I’ve been working in the design industry for almost 16 years now. When I started back in 2002, websites were made with tables and web designers were in charge of both UX, UI and front-end coding.
I started to be in daily contact with clients since my very first job as a designer in a small design studio in northern Italy. After that, I had the opportunity to run my own design business, work within a large multinational corporation and in a renowned digital agency in Switzerland.
During all these years a lot of things have changed in our industry: technology evolved at a fast pace, tools enabled an impressive production capability, communication became instantaneous. But one thing have not changed: people are people.
Working side by side with managers of small, medium and large corporations taught me a couple of things on how to successfully maintain a healthy relationship with clients and stakeholders.
1. Listen (and listen)
One of the most powerful design tools is your ears. Listening to your client’s needs, objectives, hopes, expectations, tastes, preferences are all valuable insights to drive you in the right direction. As Epictetus told:
“We have two ears and one mouth so that we can listen twice as much as we speak.”.
It is great to have clients capable to talk a lot so that you can soak up the company culture, tone, voice and propose something great. The problem is when your client is not very loquacious, and that’s where the second most powerful design tool comes into action…
2. Ask questions (lot of questions)
I am never afraid of asking questions. You know what? Questions are the ultimate tool to get answers. Is as simple as that. Starting from the simplest question: why? A great example is the iterative interrogative technique of the 5 whys, formally developed by Taiichi Ohno of Toyota where each answer is the basis of the next question. If you are more comfortable you can prepare a checklist of questions to address objectives, customer needs, brand positioning, tone of voice, competitors…
3. Propose several solutions (to push the one you believe in)
You want to buy a t-shirt, imagine to enter a store where you only have 1 model, in 1 color. Wouldn’t you be deceived? I was once called from a client to find a solution to a navigation bar. The client wanted absolutely a horizontal navigation but, due to the high number of items, a vertical solution was more adapted. What to do in this case? We proposed several solutions with the final objective of making the client understand that the vertical solution was perfect for their case. And that has been the choice. Corporate people do great stuff with figures but when it comes to imagination they need to see it. So design the solution you do not want, to push the one in which you believe in.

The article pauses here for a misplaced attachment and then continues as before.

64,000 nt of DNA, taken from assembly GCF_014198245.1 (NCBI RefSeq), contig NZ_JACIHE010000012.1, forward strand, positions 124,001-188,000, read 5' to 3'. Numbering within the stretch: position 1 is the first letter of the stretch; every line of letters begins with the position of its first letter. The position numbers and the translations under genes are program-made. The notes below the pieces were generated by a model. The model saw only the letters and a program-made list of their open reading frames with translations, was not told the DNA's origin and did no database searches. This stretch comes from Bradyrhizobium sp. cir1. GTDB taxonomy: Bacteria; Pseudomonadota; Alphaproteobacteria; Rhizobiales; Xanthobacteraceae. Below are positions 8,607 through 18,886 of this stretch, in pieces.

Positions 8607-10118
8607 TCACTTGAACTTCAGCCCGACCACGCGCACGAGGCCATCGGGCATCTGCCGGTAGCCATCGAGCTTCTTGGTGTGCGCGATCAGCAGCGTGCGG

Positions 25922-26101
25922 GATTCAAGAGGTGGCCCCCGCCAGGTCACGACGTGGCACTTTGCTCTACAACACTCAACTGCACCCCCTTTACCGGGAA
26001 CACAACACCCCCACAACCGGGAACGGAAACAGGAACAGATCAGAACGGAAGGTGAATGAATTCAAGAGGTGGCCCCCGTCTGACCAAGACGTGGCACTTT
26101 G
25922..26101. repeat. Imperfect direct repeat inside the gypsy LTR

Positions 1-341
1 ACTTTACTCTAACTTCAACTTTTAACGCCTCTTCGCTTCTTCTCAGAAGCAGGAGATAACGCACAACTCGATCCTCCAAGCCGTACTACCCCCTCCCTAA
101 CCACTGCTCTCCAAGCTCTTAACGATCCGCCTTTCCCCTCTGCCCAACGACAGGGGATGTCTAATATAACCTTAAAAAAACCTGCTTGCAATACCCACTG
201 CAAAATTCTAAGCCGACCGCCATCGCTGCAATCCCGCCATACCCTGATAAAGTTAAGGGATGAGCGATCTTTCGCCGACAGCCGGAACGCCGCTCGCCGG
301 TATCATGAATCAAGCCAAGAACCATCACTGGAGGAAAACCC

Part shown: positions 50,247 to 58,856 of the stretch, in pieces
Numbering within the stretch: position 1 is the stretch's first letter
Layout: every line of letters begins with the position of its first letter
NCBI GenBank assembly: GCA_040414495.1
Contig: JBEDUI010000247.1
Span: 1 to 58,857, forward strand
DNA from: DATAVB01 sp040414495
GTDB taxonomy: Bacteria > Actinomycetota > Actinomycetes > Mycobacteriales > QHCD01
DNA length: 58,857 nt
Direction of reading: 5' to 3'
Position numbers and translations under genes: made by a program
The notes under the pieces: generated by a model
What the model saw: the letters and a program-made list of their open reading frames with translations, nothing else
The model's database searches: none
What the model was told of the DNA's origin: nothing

4. Be remarkable (and overdeliver)
You will often be facing other agencies competing for the same project. When is it the case I ask myself: “How can we stand out and impress our (potential) client, be remarkable?”. The answer is: promise 100 deliver 200. Entering the presentation room with much more than asked will put you in a competitive advantage position. And show the client how engaged you and your company are.
5. Meet final consumer needs (and your client objectives)
As designers, we pretty much all work in b2b. But is the final customer who determines the success of our work. I have been involved in several works were the client was mildly satisfied for a project that was a true success from a customer point of view… and contrariwise a big fail for customers for a project where initially the client was pretty convinced. That’s why it is really important to get final customer insights to exclude from the designer-client discussion all possible personal opinions when taking design decisions.
Being a designer is not always easy. Supporting a constructive conversation with a client can be: use data, facts and exclude all personal opinions… surprise, delight, be proactive and you will be a rock star designer that your clients will remember.